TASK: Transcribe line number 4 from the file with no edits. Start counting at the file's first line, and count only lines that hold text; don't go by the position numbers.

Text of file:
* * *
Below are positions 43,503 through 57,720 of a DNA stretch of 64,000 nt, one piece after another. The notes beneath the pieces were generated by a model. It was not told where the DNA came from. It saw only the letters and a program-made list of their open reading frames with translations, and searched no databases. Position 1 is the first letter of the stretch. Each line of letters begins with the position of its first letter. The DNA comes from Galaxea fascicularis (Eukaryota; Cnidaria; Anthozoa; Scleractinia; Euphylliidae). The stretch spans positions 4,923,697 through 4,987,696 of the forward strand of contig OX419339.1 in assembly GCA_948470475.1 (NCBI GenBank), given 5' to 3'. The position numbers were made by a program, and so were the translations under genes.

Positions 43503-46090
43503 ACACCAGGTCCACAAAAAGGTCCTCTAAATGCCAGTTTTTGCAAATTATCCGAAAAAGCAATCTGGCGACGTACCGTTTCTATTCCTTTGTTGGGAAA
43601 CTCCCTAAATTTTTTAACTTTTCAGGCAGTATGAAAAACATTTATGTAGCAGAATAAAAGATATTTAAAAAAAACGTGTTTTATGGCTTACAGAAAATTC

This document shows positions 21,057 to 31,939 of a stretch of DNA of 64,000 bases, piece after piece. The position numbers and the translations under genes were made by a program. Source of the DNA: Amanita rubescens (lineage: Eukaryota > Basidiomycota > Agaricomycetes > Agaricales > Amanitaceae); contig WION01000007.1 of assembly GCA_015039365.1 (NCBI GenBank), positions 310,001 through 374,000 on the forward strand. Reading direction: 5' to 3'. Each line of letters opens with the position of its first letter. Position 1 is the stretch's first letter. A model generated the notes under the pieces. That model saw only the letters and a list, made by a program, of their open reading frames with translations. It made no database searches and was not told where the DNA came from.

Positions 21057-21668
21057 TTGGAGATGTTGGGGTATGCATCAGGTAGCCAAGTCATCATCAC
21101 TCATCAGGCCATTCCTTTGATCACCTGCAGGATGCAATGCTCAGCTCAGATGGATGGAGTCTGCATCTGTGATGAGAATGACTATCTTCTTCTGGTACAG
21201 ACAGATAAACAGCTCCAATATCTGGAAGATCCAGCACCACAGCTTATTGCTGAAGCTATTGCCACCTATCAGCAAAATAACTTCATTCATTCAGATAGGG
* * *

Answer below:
43601 CTCCCTAAATTTTTTAACTTTTCAGGCAGTATGAAAAACATTTATGTAGCAGAATAAAAGATATTTAAAAAAAACGTGTTTTATGGCTTACAGAAAATTC